Friday, September 6, 2013

Video from the Centre of the Universe's "final night"

Check out these videos about the closing of the Centre of the Universe - taken on the last day scheduled for public access. Lana

More than a 1000 people demonstrated support for Saanich Observatory on 'final night'

Click image to see more photos.
More than a thousand people attempted to visit the Saanich Observatory on August 24 2013, the last evening scheduled for public attendance. Most were turned away, as the facility can accommodate less than 200 people at a time. 

I stayed at the bottom of Little Saanich Hill for six hours, taking in the public's disappointment and frustration at the decision to end public access to the Saanich Observatory. I also collected more than 600 signatures on a petition calling on the Federal Government to re-instate funding for the Centre. 

This fight isn't over! I will continue to work on this issue until public access is restored. Please join the private email list - a sign-up form is to your left - so I can update you on this campaign. (Your email address will not be used for any other purpose.)

And check out great photographs from the 'final night'. Wonderful images to inspire us: we'll be back up there again!!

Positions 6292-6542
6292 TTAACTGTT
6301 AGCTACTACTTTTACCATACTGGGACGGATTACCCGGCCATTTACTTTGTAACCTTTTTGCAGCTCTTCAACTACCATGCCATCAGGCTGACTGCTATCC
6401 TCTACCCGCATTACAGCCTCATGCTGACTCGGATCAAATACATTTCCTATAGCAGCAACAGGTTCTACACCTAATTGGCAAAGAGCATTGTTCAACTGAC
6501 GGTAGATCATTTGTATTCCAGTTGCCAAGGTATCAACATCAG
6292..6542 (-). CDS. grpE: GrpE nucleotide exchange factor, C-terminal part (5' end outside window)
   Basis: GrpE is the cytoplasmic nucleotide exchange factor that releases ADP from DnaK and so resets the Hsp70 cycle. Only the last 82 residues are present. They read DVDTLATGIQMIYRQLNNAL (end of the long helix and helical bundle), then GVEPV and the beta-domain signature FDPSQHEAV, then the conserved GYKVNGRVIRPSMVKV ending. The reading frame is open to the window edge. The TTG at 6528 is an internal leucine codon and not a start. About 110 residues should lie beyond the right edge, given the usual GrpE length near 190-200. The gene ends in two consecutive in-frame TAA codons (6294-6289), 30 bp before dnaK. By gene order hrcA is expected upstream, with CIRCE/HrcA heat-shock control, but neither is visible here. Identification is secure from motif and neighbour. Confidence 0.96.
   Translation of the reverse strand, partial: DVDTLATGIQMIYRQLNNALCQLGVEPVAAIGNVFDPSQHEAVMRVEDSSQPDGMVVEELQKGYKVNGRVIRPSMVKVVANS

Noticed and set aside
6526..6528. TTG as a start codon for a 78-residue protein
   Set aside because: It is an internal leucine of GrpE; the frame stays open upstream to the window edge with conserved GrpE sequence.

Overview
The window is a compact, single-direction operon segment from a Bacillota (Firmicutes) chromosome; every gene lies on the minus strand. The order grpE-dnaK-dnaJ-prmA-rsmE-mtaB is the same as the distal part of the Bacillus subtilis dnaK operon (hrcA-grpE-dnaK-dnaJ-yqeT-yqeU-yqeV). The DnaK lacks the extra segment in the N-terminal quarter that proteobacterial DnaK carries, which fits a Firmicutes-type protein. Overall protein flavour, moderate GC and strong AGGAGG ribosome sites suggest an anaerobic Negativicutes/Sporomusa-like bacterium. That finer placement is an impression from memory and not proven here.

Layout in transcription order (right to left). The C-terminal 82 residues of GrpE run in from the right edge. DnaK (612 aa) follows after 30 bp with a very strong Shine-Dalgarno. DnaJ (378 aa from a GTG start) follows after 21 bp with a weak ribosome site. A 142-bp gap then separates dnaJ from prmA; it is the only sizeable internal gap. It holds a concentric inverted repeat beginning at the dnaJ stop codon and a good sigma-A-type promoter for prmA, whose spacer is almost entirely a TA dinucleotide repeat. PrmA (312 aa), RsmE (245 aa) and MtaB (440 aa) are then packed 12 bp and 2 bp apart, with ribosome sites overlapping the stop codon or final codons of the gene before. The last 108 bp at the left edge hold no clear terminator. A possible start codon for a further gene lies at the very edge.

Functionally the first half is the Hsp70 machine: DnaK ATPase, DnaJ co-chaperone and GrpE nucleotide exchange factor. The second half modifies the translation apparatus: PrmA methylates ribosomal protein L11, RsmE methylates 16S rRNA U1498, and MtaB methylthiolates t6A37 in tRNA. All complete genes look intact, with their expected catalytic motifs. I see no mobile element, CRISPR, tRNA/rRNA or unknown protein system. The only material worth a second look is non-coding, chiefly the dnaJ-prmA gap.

Lana Popham
MLA Saanich South

Sunday, September 1, 2013

Centre’s closure a symbol of Canada’s misguided science policy: Editorial

For more than a decade, at the Centre of the Universe kids learned while looking out into the vastness of deep space that our modest blue planet is not, in fact, the centre of the universe. Now, due to Prime Minister Stephen Harper’s industry-oriented redesign of our national science agency, the popular education facility has been senselessly closed.

The centre, which opened its doors in 2001 and shuttered them likely for good last week, is among the first casualties of the recent misguided makeover of the National Research Council. The federal government announced in May that the NRC, once a leader in pure research and science education, will now dedicate itself to large-scale industry-driven research projects, effectively transforming its $900-million budget into a business subsidy.